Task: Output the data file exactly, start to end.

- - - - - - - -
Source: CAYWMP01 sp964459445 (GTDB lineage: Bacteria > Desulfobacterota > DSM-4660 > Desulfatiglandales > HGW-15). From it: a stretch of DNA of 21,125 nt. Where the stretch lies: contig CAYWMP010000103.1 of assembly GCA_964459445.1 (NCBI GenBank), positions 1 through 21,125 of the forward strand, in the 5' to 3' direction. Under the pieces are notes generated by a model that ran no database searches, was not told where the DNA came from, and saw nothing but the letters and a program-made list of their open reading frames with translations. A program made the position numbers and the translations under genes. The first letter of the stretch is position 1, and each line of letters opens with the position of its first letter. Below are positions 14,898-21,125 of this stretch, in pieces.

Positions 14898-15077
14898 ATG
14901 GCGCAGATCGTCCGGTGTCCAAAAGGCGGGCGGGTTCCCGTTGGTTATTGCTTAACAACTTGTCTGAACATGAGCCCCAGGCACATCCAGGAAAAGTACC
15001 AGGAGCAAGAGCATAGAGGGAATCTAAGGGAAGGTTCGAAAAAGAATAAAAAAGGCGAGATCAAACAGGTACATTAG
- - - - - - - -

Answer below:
Source: CAYWMP01 sp964459445 (GTDB lineage: Bacteria > Desulfobacterota > DSM-4660 > Desulfatiglandales > HGW-15). From it: a stretch of DNA of 21,125 nt. Where the stretch lies: contig CAYWMP010000103.1 of assembly GCA_964459445.1 (NCBI GenBank), positions 1 through 21,125 of the forward strand, in the 5' to 3' direction. Under the pieces are notes generated by a model that ran no database searches, was not told where the DNA came from, and saw nothing but the letters and a program-made list of their open reading frames with translations. A program made the position numbers and the translations under genes. The first letter of the stretch is position 1, and each line of letters opens with the position of its first letter. Below are positions 14,898-21,125 of this stretch, in pieces.

Positions 14898-15077
14898 ATG
14901 GCGCAGATCGTCCGGTGTCCAAAAGGCGGGCGGGTTCCCGTTGGTTATTGCTTAACAACTTGTCTGAACATGAGCCCCAGGCACATCCAGGAAAAGTACC
15001 AGGAGCAAGAGCATAGAGGGAATCTAAGGGAAGGTTCGAAAAAGAATAAAAAAGGCGAGATCAAACAGGTACATTAG